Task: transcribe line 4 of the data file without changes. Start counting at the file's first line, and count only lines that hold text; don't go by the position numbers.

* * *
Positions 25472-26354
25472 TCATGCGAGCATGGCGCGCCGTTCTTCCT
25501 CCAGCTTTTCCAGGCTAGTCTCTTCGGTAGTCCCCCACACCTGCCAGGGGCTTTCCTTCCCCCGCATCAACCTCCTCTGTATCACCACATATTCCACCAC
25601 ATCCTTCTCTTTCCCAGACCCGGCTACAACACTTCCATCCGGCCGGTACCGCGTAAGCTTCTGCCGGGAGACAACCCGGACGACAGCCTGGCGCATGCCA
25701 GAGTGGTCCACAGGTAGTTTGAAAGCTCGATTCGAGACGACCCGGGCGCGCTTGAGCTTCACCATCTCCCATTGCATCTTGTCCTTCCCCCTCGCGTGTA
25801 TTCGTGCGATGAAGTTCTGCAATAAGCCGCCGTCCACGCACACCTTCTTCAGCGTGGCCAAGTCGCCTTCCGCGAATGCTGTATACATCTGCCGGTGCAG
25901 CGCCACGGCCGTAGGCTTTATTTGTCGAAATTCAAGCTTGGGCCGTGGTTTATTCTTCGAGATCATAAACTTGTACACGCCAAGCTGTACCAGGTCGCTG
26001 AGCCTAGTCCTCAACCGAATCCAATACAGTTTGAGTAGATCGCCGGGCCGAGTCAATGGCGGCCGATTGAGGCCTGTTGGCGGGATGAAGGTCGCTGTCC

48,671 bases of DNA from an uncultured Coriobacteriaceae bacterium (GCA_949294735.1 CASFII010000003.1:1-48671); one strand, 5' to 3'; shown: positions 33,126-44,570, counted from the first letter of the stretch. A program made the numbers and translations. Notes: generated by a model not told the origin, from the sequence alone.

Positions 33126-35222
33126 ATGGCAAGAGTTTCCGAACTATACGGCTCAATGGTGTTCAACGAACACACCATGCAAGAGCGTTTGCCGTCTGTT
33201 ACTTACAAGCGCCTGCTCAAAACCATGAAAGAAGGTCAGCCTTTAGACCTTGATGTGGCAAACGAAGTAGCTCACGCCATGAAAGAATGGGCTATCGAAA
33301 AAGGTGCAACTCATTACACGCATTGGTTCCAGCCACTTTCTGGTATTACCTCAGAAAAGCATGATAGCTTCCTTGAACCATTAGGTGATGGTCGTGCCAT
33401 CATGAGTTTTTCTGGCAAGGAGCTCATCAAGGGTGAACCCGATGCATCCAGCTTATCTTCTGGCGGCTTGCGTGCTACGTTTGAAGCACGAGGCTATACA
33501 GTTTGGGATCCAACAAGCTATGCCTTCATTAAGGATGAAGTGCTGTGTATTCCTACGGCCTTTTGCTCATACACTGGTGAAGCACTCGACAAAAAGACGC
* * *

25601 ATCCTTCTCTTTCCCAGACCCGGCTACAACACTTCCATCCGGCCGGTACCGCGTAAGCTTCTGCCGGGAGACAACCCGGACGACAGCCTGGCGCATGCCA